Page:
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Exclusive: Isaac Mizrahi Reflects on His Career, Pop Divas, and Supermodel Muses

Isaac Mizrahi exhibition

More than a fashion designer, Isaac Mizrahi is an American icon. From his show-stopping couture gowns, to his prolific theater work, to his cameos in Woody Allen movies and on television, Mizrahi is one of those ubiquitous New York characters that helped define 1990s culture. A prodigious sketch artist, Mizrahi began working for Perry Ellis in his early 20s, before launching his own label in 1987 with the support of his employer.

His colorful take on women's ready-to-wear was nothing short of revolutionary, and his playful, excessive taste informed the look of a golden era for fashion, until minimalism and conformism took over the runway. Critics weren't always kind to Mizrahi: The premise of his seminal documentary, Unzipped, took place in the wake of a disastrous spring 1994 runway show, which a Women's Wear Daily review slammed as "half done."

The story of Mizrahi's revenge is chronicled in the hit black-and-white film, the first documentary ever to focus on a fashion designer, and resulted in an eye-popping display of puffer jackets, mock fur coats, and sexy mini-dresses worn by the likes of Naomi, Linda, and Cindy. The show was a huge success and turned the budding label into a must-have for the New York glitterati.

Mizrahi's influence is still felt today, as evidenced in a new multimedia retrospective, now on view at The Jewish Museum. At a preview of the show, Mizrahi sat down with Out to answer our most burning questions on his craft, his muses, and his notoriously neurotic lifestyle.

RELATED | First Look at the Exhibition, Isaac Mizrahi, An Unruly Story

Out: It’s a wonderful show. I don't think people realize you have done so much in your life.

Isaac Mizrahi: Thank you. I’m so glad you like it. I can never get enough of compliments.

Most people of my generation know you through your Unzipped documentary [streaming on Netflix], which recently celebrated its 20th anniversary. When you made it, did you imagine it would have such a lasting impact on younger audiences?

IM: Honestly, yeah, I did. I thought, 'If this works, it will be a great thing.' But that’s not why I did it. I did it because I had no choice --I had to do it.

What do you mean?

IM: Well, I was supposed to do this big benefit in Los Angeles, and I didn’t want to do it. So I made them promise to get me Grauman’s Chinese Theater, which is this unbelieveable, old world theater there. And that was very easy, they immediately said 'yes' in order to get me to do it. So I got this venue and I thought ‘Well, I have to have some kind of movie to show, as part of the show’ I need some sort of footage. So we started making this crazy little thing, and it became, after the event, a full blown movie. And I knew it would be good. If I had to kill myself it would be good. But I didn’t do it to be good. I did it because of that show. That’s funny, right?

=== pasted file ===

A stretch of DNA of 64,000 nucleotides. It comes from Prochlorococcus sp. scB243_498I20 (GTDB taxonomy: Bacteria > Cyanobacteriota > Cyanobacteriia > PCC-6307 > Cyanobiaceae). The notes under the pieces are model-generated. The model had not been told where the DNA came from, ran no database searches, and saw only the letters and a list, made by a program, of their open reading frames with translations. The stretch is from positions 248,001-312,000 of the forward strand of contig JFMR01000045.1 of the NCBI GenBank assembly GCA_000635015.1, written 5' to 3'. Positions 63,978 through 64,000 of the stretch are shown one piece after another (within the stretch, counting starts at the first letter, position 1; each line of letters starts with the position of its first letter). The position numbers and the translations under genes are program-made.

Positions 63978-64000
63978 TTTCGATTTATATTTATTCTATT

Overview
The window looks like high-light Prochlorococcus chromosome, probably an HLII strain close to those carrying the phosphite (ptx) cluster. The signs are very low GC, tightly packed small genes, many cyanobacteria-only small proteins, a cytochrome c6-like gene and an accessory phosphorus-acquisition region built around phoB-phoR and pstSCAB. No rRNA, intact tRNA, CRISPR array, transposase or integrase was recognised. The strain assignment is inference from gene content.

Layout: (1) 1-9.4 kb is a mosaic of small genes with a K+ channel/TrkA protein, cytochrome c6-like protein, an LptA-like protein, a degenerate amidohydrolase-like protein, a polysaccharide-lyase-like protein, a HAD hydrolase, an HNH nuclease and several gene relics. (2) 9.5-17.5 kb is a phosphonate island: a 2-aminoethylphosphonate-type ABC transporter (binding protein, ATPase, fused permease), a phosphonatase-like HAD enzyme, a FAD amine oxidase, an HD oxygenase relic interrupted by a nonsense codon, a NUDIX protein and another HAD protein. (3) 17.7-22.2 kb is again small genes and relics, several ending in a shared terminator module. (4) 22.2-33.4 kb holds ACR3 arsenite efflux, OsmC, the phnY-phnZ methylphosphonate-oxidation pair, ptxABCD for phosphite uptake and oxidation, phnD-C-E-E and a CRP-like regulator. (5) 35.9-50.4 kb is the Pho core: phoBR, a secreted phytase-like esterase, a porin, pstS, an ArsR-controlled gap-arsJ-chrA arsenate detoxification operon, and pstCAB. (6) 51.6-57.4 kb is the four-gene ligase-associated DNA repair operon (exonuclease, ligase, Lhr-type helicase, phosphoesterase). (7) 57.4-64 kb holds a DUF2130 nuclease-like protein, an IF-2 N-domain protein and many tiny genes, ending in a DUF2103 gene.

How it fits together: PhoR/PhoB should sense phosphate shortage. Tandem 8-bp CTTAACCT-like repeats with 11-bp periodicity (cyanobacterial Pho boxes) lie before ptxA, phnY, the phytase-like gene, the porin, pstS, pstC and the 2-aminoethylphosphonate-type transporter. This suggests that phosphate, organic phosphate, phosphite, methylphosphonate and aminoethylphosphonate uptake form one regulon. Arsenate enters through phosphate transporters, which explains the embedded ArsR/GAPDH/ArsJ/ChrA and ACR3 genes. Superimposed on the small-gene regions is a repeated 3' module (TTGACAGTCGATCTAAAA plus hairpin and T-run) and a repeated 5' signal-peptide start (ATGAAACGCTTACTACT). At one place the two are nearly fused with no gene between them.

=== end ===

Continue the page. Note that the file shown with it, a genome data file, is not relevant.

You said that you’re getting more and more neurotic as you age. I actually think you seem to have calmed down compared to Unzipped.

IM: Oh yeah? Well, that’s because you don’t see me work, and you don’t have my feelings, you know what I mean? You’re just watching me. [Back then] I felt more direct, like, if I had something to do, I just did it. I didn’t think about all the reasons not to do it, and why I should or shouldn’t do it in a certain way, I just acted and went for something. Whereas now, I really got every angle, I can see what’s going to take place, and it makes me very neurotic, it does. And also, it makes me better at my work, I think. I forgot to say that, I think I’m better at my job now. Whatever I do, I consider more, and so I do it better. I realize what can go wrong, so I try not to make mistakes. It’s like RuPaul when he says ‘And don’t fuck it up!’ --Ok! Thank you for reminding me. I will not fuck it up.

I didn’t know about all your theater and television work. Are you happy with how the Isaac Mizrahi brand is doing right now? Has it progressed the way you wanted it to go, or do you feel like there’s still work to be done?

IM: I think there’s work to be done, you know. But I’m not sure it’s so much in the area of apparel, I think it’s much more in the area of entertainment. Movies. TV shows. That's going to be the biggest part of the expansion for me, personally. I know the Isaac Mizrahi fashion brand has big plans to expand, and there’s a big giant launch of a new brand with the Hudson’s Bay Company, which represents millions of stores around the US and Canada, and eventually Europe, and that’s very exciting.

But the exciting part for me is this idea of making movies and TV shows, and plays. I did my off-Broadway one man show, Les MIZrahi, for a long time. I did that movie Unzipped. I was in a million Woody Allen movies. And I was on every damn TV shows [He’s had an impressive run on Jeopardy!].

As a matter of fact, Andy Cohen came to see the museum show last night. We had a small vernissage. And he emailed me and said, ‘It’s so great except you forgot to put clips of our TV show.’ We made a show together called The Fashion Show, with Kelly Rowland in the first season, and the second season was with Iman. I had forgotten all about because there’s a lot! But I feel like I'm on the brink of something very exciting in that area, it makes me feel young again.

And you were a judge on RuPaul’s Drag Race too!

IM: Are you kidding me? I’ve known RuPaul for 30 years! I brought RuPaul to Paris, in 1992 or 1993, I was commissioned to make a handbag for Louis Vuitton before Marc Jacobs took that job. They commissioned me to make a centennial celebratory bag. They celebrated with a huge party at some fabulous Japanese pavilion, I forgot where… Anyway. I had to find an act. I brought RuPaul and she performed. It was fabulous.

I didn’t know she wore your leather sequin dress in “Supermodel (You Better Work)”...

IM: And I’m not kidding you, I think that song made its debut at one of my shows. We’ve known each other for ever. Me and Ru are like that.

Speaking of supermodels, who do you still talk to from your supermodel friends of the '90s?

IM: I don’t really talk to many of them. I talk to Christy [Turlington] sometimes. I see her around. I talk to Veronica [Webb] all the time, we’re close friends, right. I wish I could talk to Linda [Evangelista] but she won’t answer my emails, I don’t know why. She just won’t answer me.

She needs $10,000 to answer an email…